After the amnio I was such a wreck I could barely think my head felt like it was in a fog and I couldn't see straight. I was in such a bad place Rob came home early from his work trip to take care of me. I kept thinking what if I do have a miscarriage and then they tell us everything was normal I would never be able to forgive myself. There are a number of signs leading toward a miscarriage- bleeding, amnio fluid leakage, severe cramping, fever. After 3-4 if you do not experience any of these you are in the clear.
|The band-aid is where the needle was stuck in.|
|Feeling very sad/helpless.|
The next part was the worst: waiting. We would need to wait 7-10 days before we heard results on the infection and down syndrome. Then an additional 4 weeks to wait for the cystic fibrosis. This time period seemed like an eternity with even the smallest thing making me burst into tears. Rob was so amazing through it all assuring me that no matter what would happen we would love the baby the same and it would be a blessing one way or the other. As we prayed and the days passed I started to feel more confident, regardless of the odds everything would be OK.
On March 28th we got the AMAZING news the baby had 46 chromosomes (down syndrome is 3 # 21 chromosomes) and there was no sign of infection. I was in the grocery store when I got the call and literally dropped my basket and just started crying tears of joy. We would still need to wait to hear about the cystic fibrosis. Now my mind shifted to this and how I would care for the baby's failing lungs and pancreas, knowing she would only have a life expectancy of 30-40 years best case scenario. In order to have a cystic fibrosis child both parents need to be carriers (this was another test we were waiting to hear back on- blood work from Rob and I). If we were both positive there is a 1 in 4 chance any subsequent children we have would also be affected. Coming from a family of five children it was so painful to think if positive we would most likely not have other children.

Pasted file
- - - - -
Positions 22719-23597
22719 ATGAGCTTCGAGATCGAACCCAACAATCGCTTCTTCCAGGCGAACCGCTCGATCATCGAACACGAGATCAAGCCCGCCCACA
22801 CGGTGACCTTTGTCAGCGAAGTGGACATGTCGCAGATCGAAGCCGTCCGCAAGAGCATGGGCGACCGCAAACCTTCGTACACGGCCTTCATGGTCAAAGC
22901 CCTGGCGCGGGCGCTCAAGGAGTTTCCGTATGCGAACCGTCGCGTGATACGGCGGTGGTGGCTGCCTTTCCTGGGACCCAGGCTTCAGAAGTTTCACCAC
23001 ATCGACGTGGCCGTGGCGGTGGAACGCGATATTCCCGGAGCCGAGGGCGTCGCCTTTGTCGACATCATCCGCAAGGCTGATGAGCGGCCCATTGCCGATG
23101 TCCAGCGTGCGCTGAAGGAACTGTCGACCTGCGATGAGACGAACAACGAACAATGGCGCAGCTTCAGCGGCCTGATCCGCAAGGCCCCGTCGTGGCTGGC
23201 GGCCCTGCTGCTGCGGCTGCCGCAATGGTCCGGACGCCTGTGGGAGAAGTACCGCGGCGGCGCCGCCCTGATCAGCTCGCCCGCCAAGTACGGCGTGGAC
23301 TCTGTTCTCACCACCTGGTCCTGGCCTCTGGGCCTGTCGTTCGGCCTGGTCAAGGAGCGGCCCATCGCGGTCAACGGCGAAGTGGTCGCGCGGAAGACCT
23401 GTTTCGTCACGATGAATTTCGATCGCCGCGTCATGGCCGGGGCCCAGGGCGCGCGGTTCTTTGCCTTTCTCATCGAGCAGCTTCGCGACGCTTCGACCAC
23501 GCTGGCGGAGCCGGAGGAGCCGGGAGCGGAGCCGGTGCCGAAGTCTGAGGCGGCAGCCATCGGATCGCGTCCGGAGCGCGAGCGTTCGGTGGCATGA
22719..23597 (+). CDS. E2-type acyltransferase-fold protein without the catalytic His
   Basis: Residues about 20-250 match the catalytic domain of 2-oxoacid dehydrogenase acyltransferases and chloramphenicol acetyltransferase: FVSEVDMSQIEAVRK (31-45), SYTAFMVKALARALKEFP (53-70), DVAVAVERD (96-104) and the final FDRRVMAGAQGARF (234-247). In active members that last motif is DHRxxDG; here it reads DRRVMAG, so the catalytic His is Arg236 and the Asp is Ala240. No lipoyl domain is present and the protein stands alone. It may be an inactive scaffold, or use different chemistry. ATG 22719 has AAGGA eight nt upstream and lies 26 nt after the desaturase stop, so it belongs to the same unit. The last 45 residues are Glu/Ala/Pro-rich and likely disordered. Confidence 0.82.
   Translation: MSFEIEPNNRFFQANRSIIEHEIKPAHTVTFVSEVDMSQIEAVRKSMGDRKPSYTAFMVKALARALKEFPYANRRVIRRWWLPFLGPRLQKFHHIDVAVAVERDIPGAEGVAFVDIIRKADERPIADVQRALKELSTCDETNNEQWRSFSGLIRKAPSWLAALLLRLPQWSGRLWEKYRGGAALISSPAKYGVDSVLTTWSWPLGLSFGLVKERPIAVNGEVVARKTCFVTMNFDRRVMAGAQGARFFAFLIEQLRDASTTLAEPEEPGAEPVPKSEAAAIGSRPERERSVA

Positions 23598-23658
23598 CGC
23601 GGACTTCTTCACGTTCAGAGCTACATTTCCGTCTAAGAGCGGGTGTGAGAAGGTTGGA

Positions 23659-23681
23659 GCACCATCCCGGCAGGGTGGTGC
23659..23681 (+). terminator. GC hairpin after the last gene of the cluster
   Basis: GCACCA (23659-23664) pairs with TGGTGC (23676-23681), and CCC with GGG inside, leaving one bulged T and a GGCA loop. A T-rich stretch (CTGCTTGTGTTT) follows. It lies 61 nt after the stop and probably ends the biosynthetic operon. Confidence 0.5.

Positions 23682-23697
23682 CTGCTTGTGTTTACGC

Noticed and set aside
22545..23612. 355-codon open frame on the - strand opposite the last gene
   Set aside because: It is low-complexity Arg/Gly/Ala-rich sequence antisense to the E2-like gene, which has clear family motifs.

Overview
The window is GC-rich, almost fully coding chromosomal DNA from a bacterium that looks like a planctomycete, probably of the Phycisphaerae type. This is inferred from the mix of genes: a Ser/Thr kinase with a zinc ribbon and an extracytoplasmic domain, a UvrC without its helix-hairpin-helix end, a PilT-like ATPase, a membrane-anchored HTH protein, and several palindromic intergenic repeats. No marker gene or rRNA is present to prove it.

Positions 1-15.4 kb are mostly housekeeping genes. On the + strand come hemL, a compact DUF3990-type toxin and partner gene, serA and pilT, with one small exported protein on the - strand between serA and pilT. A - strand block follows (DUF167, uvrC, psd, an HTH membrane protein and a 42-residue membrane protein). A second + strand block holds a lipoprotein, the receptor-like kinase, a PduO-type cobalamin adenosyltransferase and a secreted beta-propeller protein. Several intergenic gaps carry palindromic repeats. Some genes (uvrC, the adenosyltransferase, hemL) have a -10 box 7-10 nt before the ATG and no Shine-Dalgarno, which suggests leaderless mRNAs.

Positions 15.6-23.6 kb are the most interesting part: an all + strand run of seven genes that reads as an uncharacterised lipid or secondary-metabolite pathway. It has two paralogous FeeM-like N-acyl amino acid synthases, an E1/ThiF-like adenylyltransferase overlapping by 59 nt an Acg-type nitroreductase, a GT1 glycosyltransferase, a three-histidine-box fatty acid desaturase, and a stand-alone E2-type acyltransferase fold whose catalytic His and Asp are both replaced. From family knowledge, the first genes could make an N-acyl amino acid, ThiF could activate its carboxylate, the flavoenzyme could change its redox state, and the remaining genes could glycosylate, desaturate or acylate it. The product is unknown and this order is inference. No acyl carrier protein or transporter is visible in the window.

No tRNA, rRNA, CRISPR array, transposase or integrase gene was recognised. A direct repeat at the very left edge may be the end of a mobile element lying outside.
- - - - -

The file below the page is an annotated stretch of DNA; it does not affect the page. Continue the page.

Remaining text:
|She's smiling saying "Don't worry, mom I'm OK!"|
|Our sweet little girl, already love her more than words!|
Finally on April 11th we got the last AMAZING news the baby was negative for cystic fibrosis as well! We had exhausted every means of testing for known abnormalities related to the abnormal findings. SHE IS GOING TO BE HEALTHY!!!! Some babies show the signs our daughter has and it means nothing. It is such a huge relief to know our little girl will be OK. We can again be excited about the pregnancy and instead of being in despair we can enjoy this time.
|Spooky face shot of our devil child ALREADY torturing us from the womb!|
We feel so blessed and lucky to have good news. To celebrate I bought her first gift (outside of cloths) and set it up to surprise Rob when he came home from work. Of course he thought it was the cutest thing ever!